But there is something about siblings working together, for good and for bad, that just makes a momma proud. I'm sure in the days to come they'll each take turns with the short straw and have to apologize for one misstep or another. I just pray whatever it is, they are always in it together. 

Best Friends

Parenting and the McDonald's Playplace


Like most families, we have a few meal time rules that keep our kids healthy and our meal times sane. I serve healthy foods, and my kids are reasonably expected to eat what I serve. We all sit at the table together until everyone is done. We don't graze. When my kids get down to play, I put their food away for good. 

But here's the deal. NONE of those rules apply to my kids at the McDonald's play place.

I was pondering this the other day while sitting alone at my table surrounded by half-eaten chicken nuggets. I watched a young mother and her two-year-old engage in the epic YOU-MUST-EAT-ALL-YOUR-FOOD-BEFORE-YOU-GO-PLAY food battle. Her struggle was real, and her little boy's determination admirable.

For years now I've taken my kids to fast food play places as a fun, well-controlled place for them to let off a little energy, and it never fails that I see at least one parent who is trying desperately to enforce the standard meal time rules while their child is staring dreamy-eyed at all the other kids running around and having fun. 

Those other kids are my kids. Their food is sitting out on our table almost completely untouched for the moment. They will come back in 10 minutes or so and eat for a while until something catches their eye and they are off to play again. I'm personally am okay with that. 

I brought them here to play and be kids and enjoy a very unhealthy lunch because it's fun and we needed a break from our regular turkey, cheese, and carrots. This is a treat, and a fighting food battle right now really kind of takes the joy out of it.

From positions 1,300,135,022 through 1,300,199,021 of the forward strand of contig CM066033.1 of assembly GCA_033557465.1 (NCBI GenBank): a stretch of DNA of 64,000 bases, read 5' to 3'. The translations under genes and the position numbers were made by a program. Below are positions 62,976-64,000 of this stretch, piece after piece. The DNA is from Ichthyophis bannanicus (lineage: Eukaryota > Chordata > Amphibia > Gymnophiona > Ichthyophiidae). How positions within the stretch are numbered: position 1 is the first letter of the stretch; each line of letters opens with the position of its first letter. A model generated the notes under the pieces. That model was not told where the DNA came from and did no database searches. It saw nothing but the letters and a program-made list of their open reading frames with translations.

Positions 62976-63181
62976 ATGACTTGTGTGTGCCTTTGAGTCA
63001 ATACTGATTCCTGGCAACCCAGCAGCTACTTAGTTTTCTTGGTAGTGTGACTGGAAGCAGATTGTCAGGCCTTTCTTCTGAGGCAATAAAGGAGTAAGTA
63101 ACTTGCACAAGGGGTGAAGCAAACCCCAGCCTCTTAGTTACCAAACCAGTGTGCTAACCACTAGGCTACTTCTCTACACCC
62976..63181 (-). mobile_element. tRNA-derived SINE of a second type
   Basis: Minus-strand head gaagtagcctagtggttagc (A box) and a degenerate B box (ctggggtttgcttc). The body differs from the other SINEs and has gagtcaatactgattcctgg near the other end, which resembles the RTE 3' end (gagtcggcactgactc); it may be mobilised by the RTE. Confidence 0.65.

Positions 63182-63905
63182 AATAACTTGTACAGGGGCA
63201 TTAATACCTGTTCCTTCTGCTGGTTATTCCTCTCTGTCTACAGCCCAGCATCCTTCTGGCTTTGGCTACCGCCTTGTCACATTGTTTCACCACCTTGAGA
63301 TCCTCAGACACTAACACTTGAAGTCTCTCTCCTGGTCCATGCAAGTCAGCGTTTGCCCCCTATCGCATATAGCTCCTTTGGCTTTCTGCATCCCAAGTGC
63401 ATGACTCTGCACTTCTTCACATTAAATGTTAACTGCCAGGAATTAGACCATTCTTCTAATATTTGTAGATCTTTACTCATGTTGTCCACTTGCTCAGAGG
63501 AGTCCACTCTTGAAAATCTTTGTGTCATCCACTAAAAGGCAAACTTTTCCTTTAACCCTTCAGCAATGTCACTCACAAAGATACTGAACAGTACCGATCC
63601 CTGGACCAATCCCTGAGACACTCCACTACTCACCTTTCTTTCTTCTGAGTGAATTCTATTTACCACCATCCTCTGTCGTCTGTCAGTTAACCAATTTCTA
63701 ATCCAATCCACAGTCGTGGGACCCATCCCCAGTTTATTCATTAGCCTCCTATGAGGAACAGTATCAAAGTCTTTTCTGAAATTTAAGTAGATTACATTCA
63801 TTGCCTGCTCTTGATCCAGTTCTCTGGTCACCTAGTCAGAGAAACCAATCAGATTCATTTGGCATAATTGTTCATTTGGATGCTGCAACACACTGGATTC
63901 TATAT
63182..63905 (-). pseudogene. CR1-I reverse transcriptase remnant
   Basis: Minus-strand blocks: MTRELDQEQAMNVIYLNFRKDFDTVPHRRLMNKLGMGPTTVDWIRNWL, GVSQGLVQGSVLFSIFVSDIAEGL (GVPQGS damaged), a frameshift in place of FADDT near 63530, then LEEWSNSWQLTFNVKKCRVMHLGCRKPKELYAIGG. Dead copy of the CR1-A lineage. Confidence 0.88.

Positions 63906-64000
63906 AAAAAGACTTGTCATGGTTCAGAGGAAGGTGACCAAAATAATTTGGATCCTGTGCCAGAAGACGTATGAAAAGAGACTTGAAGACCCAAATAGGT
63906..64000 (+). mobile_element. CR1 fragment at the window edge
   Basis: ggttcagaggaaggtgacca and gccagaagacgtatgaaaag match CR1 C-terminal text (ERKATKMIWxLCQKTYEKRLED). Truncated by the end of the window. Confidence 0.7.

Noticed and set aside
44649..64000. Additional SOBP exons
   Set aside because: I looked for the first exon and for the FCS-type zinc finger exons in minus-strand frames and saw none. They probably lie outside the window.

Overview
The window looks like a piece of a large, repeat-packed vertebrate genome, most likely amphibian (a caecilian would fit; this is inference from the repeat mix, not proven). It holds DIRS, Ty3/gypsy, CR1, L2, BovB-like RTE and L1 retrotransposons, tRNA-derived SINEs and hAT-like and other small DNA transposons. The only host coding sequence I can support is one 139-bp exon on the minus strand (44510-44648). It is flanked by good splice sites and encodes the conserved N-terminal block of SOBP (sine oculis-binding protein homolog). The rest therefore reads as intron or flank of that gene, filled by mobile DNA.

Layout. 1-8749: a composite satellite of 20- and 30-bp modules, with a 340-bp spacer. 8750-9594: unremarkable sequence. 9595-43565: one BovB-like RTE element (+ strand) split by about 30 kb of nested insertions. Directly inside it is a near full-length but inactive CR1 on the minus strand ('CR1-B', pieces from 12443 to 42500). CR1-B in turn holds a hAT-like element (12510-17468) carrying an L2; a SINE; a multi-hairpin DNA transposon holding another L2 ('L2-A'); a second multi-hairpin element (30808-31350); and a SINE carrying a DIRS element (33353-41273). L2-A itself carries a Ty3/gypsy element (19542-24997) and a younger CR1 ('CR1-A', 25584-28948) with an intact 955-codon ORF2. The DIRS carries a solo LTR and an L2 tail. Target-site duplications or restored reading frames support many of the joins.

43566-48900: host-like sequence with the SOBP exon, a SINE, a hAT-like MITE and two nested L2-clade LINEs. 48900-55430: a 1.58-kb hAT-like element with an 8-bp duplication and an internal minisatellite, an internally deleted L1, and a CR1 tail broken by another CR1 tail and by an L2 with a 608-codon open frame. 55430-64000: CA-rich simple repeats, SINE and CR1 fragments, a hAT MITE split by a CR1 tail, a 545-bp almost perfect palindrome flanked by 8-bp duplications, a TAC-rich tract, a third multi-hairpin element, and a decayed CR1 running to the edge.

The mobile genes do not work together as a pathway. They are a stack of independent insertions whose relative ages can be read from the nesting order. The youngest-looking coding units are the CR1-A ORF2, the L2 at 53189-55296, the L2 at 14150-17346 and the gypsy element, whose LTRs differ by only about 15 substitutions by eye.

You won't ever hear me saying things like, "Eat all your french fries and then you can go play," because honestly, french fries aren't that good for them anyway. I'd much rather them enjoy themselves, leaving me and everyone around me to eat in peace. 

And sometimes we eat cookies in the Wal-Mart parking lot. 
Of course, I understand that not all moms feel as I do about these things. Maybe it's important to you that your child eat their meal. Maybe you are on a road trip and won't get to eat again for several hours. Maybe you just have a big problem with wasting food. Maybe your child is severely malnourished and *needs* those french fries right now. 

There are definitely times when I need my kids to focus on their meal instead of being distracted by the play ground, and at those time, we choose to sit somewhere else. I really don't enjoy tempting my kids with disobedience, and if we sit in the play place area they will be tempted to disobey me (and whine and complain about it) until I finally relent and they get to go play. 

So many of the battles we fight as parents have to do with teaching our kids good habits for life. We want them to grow up and know how to live in the real world as responsible, kind, and not-annoying adults. I don't want to win a battle for the sake of winning. I want to make sure that the lesson I'm teaching is one that matters for a lifetime, and I want to make learning that lesson as easy on my kids as I can. 

Really the point here isn't about McDonald's at all. Whether you choose to make your kids eat every last french fry or not, I think it's important as parents that we keep our "why" in mind. Why am I enforcing *this* rule? Am I just trying to win this fight or am I parenting with my child's long-term best interest at heart? 

There are so many days I find myself beating my head against the wall, frustrated with my kids and their constant disobedience. I have to stop and ask myself, "what am I doing wrong?!?!" 

9 times out of 10 I'm trying too hard to enforce rules that don't really matter. I'm setting my kids up for failure again and again because I'm parenting to win, rather than parenting to love. 

He's not running away. He just LOVES pulling my suitcase down the sidewalk.
Sometimes as parents we have to let go of our preconceived ideas about what our kids should and shouldn't do, and just ask ourselves, "how can I love them best right now?"

Sometimes that means enforcing the rules for their own good even if it means making them unhappy in the moment, and sometimes that means letting them be kids and trusting that they will eventually outgrow whatever behavior is currently driving us crazy. 

It's all about balance and perspective and picking your battles wisely so that in the end, everybody wins.